Quick Stats

  • Nowhere is it a bigger problem that in the Midwest, where meth accounts for nearly 90% of all drug cases, and nowhere is it more prevalent than in Oklahoma, which ranks in the top five in almost every meth category.
  • Each year students spend $5.5 billion on alcohol, more then they spend on soft drinks, tea, milk, juice, coffee, or books combined.
  • From 1997 to 2000 cocaine was the most common drug reported in emergency room episodes.
  • According to a survey of coroners and medical examiners, OxyContin has caused or contributed to at least 92 deaths during 2001 in the eight county Philadelphia region, up from 2000.

Drug Statistics

Drug rehabilitation is a multi-phase, multi-faceted, long term process. Detoxification is only the first step on the road of addiction treatment. Physical detoxification alone is not sufficient to change the patterns of a drug addict. Rehabilitation from drug addiction involves an extended process which usually requires the help of drug addiction professionals. To make a successful recovery, the addict needs new tools in order to deal with situations and problems which arise. Factors such as encountering someone from their days of using, returning to the same environment and places, or even small things such as smells and objects trigger memories which can create psychological stress. This can hinder the addict's goal of complete recovery, thus not allowing the addict to permanently regain control of his or her life.

Almost all addicts tell themselves in the beginning that they can conquer their addiction on their own without the help of outside resources. Unfortunately, this is not usually the case. When an addict makes an attempt at detoxification and to discontinue drug use without the aid of professional help, statistically the results do not last long. Research into the effects of long-term addiction has shown that substantial changes in the way the brain functions are present long after the addict has stopped using drugs. Realizing that a drug addict who wishes to recover from their addiction needs more than just strong will power is the key to a successful recovery. Battling not only cravings for their drug of choice, re-stimulation of their past and changes in the way their brain functions, it is no wonder that quitting drugs without professional help is an uphill battle. When an individual with a drug addiction problem and has made a conscious decision to stop abusing drugs, but has been unsuccessful in all attempts to do so on their own, it may become necessary to solicit help from a drug addiction treatment professional. The importance of choosing the appropriate type of treatment for an individuals specific situation should not be under estimated.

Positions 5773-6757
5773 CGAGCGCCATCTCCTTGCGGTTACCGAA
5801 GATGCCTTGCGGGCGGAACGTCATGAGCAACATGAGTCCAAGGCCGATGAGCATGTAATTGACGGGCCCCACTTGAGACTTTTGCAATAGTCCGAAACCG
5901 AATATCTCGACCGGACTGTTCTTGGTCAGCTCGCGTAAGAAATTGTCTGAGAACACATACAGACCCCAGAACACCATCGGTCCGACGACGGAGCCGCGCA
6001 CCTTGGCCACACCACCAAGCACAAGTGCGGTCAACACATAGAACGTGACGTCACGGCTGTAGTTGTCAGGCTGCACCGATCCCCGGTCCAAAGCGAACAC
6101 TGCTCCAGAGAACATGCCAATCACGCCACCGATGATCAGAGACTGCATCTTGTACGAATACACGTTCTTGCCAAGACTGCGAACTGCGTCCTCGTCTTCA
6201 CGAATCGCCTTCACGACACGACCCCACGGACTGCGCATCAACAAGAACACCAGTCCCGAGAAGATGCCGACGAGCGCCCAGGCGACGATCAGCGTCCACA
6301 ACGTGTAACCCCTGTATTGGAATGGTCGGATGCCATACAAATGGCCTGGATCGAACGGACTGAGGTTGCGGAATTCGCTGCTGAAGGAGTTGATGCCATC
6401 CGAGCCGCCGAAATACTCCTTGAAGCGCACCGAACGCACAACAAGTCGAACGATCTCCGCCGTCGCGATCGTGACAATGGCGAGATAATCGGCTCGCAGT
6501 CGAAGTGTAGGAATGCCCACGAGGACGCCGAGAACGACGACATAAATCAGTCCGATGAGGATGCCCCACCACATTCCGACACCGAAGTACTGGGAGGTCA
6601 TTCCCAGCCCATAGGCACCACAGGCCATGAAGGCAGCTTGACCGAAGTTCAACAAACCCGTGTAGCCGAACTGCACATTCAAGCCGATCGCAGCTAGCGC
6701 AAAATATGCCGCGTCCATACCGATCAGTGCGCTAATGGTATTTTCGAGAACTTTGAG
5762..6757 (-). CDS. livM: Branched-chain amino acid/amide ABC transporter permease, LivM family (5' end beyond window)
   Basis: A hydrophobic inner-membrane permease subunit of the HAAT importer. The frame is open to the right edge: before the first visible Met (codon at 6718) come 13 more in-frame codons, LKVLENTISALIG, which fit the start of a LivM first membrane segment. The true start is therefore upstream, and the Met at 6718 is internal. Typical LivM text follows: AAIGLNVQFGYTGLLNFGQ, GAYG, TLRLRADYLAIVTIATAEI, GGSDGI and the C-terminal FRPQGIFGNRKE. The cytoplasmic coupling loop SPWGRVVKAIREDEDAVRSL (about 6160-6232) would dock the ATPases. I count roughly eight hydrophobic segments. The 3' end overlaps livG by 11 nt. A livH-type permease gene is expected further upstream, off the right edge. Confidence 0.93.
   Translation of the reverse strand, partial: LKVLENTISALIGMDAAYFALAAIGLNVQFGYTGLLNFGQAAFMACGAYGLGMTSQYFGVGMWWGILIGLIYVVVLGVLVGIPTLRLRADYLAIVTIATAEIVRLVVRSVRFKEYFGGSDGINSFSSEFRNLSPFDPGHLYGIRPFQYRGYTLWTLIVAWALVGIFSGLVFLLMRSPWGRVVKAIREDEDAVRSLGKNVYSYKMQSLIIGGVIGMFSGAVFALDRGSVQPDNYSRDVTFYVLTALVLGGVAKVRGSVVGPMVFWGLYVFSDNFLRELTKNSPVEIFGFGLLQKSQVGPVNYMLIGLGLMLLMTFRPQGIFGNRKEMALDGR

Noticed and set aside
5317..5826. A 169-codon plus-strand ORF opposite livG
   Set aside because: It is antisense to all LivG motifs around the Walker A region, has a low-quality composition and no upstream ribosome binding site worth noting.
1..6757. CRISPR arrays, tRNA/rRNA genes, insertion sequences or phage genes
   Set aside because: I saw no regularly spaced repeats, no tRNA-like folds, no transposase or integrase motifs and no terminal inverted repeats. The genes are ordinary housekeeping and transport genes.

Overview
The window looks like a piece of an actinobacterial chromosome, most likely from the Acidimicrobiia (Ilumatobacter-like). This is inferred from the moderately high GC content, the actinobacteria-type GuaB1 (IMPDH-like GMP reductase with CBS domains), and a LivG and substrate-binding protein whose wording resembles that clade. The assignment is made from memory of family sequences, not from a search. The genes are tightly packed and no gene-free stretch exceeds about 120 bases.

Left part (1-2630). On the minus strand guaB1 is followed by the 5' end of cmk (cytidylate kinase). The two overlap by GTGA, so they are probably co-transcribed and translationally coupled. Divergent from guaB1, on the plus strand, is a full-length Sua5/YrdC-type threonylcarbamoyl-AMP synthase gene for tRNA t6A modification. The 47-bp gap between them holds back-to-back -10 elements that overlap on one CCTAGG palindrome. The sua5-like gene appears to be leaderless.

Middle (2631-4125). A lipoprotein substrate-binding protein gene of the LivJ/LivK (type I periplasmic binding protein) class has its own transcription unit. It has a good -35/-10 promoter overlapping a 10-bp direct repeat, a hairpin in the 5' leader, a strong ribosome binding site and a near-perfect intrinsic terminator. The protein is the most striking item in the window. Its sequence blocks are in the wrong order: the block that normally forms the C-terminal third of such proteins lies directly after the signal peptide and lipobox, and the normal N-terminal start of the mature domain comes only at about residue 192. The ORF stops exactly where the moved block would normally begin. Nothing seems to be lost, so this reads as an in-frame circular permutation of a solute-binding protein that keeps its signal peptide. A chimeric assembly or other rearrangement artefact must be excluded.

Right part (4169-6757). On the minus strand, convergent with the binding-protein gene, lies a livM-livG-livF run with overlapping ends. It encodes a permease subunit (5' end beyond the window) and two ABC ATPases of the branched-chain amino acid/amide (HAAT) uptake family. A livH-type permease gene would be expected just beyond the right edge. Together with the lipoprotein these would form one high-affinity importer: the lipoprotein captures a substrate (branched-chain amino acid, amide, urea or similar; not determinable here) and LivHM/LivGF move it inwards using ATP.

The initial step of choosing a rehab program should ensure that the most effective treatment method is selected which best fit the individuals specific treatment needs. If an incorrect evaluation is made when selecting a treatment modality the individual chances for failure increase significantly.

Drug addiction treatment should address the specific needs of each individual. There are varying degrees of drug problems. One individual may have a history of many prior attempts to end their addictive patterns and failed. For those who fall into this category, in patient residential treatment may prove fruitful. Research studies show that in patient treatment is the most successful modality for individuals with a multiple unsuccessful attempts at sobriety through out patient treatment .

On the other hand, an individual may only have a recent history of drug use and wishes to correct the situation, but may encounter difficulty in doing so on their own. For such an individual out patient treatment or counseling would most likely be the appropriate initial approach in addressing their situation.

Individuals with a history of many years of heavy drug use may have a more difficult time when it comes to ending their addictive patterns. The difficulty may lie in fact that their lifestyle has consisted of drug use for such an extended period of time that it may be difficult to imagine themselves living without drugs. This type of individual may greatly benefit from attending a long term inpatient drug rehabilitation program. This type of treatment generally involves a period of three to six months so as to provide the individual with an extensive change of environment as well as care twenty-four hours a day. Research has proven that this may be the most successful type of treatment for those who have a history of heavy substance abuse spanning over many years.

As you can see, it is important that you make an educated decision when choosing a drug treatment method. For many recovery has become a revolving door of treatment center after treatment center. This need not be the case. People overcome drug addiction everyday. The key is finding the correct solution for specific problem.